#86– March 15, 2021
Sir HARRISON BIRTWISTLE (1934)
a dithyramb for alto saxophone, jazz drummer, wind, brass and percussion
PANIC by British composer Sir Harrison Birtwistle is our Composition of the Week.
PANIC is a concertante work for alto saxophone, drums and ensemble written in 1995, in response to John Drummond’s request for a work to be performed at the Last Night of the Proms in his last season as director.
The Proms is a very famous eight-week summer festival with daily orchestral classical music concerts and other events held annually in the Royal Albert Hall in central London.
The work’s premiere took place on September 16 of the same year, with John Harle on saxophone, Paul Clarvis on drums and the BBC Symphony Orchestra with Andrew Davis conducting.
“I have called the work a dithyramb, in Classical Greece a choric song in honor of Dionysus, whose wild exuberance here runs riot. The soloist, as chorus leader, is identified with the mythic god Pan, literally “spreading ruin and scattering ban” as in the quotation from Elizabeth Barrett Browning with which I preface this score. The title PANIC refers to the feelings of ecstasy and terror experienced by animals in the night at the sound of Pan’s music. The chaos wreaked by Pan is exemplified by the conflict between the orchestra and the alto saxophone soloist together with the drum kit. At times the two odd-men-out rebel and branch out, adopting tempos independent of the orchestra.” Composer’s Program Notes.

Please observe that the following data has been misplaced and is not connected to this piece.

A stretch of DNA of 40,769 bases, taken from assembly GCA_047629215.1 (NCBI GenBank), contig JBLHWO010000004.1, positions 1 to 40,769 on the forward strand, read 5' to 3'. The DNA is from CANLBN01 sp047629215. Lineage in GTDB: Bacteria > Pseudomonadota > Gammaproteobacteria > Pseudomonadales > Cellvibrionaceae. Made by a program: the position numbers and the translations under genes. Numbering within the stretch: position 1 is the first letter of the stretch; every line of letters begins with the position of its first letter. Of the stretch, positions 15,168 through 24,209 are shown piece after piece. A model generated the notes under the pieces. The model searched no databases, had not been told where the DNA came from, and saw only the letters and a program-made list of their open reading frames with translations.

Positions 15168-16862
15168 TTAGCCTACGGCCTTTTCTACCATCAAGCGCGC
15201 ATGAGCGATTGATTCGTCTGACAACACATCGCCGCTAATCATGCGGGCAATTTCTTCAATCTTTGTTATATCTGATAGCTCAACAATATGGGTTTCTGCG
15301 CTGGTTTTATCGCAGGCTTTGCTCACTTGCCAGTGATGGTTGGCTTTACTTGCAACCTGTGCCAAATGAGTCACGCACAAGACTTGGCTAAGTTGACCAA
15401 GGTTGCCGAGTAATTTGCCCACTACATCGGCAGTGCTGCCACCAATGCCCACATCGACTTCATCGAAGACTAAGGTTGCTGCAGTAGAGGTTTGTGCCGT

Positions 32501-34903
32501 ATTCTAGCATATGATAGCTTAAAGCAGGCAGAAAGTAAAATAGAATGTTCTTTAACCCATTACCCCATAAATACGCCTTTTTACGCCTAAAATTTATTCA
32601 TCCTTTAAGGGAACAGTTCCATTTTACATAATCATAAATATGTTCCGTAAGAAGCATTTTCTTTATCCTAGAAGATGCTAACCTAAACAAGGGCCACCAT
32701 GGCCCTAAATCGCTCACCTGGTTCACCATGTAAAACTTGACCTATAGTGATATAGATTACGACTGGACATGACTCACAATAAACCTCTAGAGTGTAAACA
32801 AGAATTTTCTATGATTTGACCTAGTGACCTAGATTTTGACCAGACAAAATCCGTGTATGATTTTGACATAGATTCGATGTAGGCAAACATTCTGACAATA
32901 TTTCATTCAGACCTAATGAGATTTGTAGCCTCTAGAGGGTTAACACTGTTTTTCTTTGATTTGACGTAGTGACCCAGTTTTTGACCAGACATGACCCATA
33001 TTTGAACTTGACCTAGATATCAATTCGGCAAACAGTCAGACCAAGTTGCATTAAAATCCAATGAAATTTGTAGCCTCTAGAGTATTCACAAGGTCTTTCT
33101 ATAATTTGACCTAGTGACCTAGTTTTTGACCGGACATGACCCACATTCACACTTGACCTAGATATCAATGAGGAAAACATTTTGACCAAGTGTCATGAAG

PANIC is scored for solo alto saxophone, jazz drum-set, 3 flutes (2 & 3 doubling piccolo), 3 oboes (3 doubling cor anglais), 2 clarinets in B♭ (2 doubling clarinet in E♭), bass clarinet, 3 bassoons (3 doubling contrabassoon), 4 horns, 4 trumpets (1 doubling piccolo trumpet), 3 trombones, tuba, timpani and percussion.
The playing time is approximately 18 minutes.
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